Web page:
About an hour away from Newark, Hans Icaza, a young teacher assistant in Queens splits his days between two classes totaling 48 students. He admits the sudden switch to e-learning has been jolting.

“We haven’t been fully trained to do it,” he says. "I know a lot of teachers are taking it day by day. They’re still learning. It’s confusing. There are still a few problems here and there with how kids are submitting because they are very confused, too, and trying to find the answer is a little tough to explain to them online.”

Icaza recognizes the steep learning curve for all involved, but say working with younger children presents a special set of challenges.

“One of the things that has us worried is which students are struggling? Who was already struggling in school and how are they going to do it at home, when at home we know that mom and dad are there and whenever work comes from a home with mom and dad the work’s perfect, but in class it’s not so right? Now we’re assuming the work is perfect from home but when you come back after a month how is that going to work out when you’re back in the room? Because they’re so young I know parents try to help them but helping is different than doing the work for them.”

Icaza is also anxious about how long school will be closed. For now, his private school students will be out of the building for more than a month, following the lead of New York City Public Schools.

“It’s going to be difficult because even if we go back April 20, students would have been out for like a month and a week," he says. "For some students who just understand it, this work is very easy while others in the classroom are already having difficulty. So now, they’re probably having difficulty at home. If we go back, we can kind of review a little bit, but we’re still on a time crunch because we still have to keep moving for the end of the year.”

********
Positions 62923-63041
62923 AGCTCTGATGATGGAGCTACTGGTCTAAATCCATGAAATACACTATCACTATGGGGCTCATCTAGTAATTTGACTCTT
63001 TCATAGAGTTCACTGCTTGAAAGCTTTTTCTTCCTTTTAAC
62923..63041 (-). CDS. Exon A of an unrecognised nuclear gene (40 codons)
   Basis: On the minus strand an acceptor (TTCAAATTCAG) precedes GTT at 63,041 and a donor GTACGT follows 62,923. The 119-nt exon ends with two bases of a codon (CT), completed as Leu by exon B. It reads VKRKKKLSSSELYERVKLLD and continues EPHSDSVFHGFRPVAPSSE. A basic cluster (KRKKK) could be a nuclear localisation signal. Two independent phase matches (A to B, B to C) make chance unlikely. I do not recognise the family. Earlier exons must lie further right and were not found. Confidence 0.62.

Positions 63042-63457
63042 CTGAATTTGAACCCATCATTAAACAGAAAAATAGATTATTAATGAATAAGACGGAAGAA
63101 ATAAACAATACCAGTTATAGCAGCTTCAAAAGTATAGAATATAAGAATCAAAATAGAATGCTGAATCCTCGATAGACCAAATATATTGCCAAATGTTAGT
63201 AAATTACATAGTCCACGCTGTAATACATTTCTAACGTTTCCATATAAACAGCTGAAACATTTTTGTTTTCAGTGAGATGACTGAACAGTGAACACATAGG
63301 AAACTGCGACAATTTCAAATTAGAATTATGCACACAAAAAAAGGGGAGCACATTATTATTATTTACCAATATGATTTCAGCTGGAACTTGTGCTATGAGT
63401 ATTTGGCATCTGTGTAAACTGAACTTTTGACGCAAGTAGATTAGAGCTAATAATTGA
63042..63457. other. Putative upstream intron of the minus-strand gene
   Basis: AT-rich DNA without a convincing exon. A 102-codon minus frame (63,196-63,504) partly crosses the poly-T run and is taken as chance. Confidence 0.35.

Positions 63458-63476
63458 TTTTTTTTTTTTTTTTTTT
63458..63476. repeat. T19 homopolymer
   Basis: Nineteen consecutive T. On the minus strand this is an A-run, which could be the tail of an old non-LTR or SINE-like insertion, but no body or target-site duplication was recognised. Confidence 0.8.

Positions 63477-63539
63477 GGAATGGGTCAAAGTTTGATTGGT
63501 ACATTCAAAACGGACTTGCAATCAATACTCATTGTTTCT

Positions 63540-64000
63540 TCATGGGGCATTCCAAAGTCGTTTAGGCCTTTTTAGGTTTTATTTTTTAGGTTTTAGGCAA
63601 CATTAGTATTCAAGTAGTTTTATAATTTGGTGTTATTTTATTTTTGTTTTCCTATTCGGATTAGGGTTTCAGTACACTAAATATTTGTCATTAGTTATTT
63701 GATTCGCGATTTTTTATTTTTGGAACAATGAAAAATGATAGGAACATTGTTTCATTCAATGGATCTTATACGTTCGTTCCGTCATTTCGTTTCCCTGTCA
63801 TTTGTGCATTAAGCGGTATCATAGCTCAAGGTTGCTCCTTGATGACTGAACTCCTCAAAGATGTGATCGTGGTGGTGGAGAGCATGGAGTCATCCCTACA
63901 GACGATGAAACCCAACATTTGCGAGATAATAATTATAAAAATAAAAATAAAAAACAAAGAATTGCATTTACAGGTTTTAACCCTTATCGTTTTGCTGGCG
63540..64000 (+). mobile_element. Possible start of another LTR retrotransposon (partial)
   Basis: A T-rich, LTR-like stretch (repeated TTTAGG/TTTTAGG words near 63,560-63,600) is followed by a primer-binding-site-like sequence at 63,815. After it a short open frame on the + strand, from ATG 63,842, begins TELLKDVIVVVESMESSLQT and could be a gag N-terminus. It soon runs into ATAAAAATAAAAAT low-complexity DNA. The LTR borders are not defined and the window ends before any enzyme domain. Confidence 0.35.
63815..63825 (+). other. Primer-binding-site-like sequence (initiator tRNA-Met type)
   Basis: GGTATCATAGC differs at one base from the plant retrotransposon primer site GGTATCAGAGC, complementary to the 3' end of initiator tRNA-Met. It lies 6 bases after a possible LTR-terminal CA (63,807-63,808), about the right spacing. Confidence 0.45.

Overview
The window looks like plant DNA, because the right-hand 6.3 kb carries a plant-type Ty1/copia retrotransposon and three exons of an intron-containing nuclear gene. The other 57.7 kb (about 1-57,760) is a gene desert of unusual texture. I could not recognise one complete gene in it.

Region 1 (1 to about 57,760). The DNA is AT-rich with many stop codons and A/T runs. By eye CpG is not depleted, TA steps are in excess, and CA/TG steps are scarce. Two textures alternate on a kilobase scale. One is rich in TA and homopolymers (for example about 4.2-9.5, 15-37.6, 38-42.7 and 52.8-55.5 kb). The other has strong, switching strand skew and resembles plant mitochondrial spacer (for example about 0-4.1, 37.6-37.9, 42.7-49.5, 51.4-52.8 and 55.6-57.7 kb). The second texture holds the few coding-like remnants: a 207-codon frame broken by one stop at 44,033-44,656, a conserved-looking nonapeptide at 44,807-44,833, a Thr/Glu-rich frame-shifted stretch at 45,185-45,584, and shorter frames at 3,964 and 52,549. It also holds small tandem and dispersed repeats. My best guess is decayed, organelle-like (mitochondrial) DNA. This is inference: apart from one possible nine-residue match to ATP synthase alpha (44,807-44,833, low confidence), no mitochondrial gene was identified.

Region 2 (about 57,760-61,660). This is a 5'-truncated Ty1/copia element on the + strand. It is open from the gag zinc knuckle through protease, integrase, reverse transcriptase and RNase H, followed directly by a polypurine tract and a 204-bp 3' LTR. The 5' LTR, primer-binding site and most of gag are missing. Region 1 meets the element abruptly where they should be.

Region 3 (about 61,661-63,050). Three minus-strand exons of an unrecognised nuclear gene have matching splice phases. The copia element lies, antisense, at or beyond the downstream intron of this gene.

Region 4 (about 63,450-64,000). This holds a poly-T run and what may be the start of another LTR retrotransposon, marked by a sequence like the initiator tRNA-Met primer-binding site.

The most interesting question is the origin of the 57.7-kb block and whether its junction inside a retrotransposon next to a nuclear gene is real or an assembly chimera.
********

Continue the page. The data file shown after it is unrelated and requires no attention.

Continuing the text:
According to Icaza, there are definite advantages to in-person teaching, including clearer communication. Digital learning puts that to the test when assisting 48 students.

“It’s not like in the classroom where they ask you a question and you can respond right away. If you’re not near the computer you’re kind of losing the control of being able to respond right away," he says. "Obviously, in a physical classroom, we would be walking around helping the kids and the teacher would be teaching. Now it’s kind of on you [the student] and the parents.”


For Keara DeMaio, a math and technology teacher in Clark, N.J., the transition to online learning has been pretty smooth. Her school, Saint John the Apostle, began preparing two weeks prior to closing and was already using digital platforms to enhance students’ learning.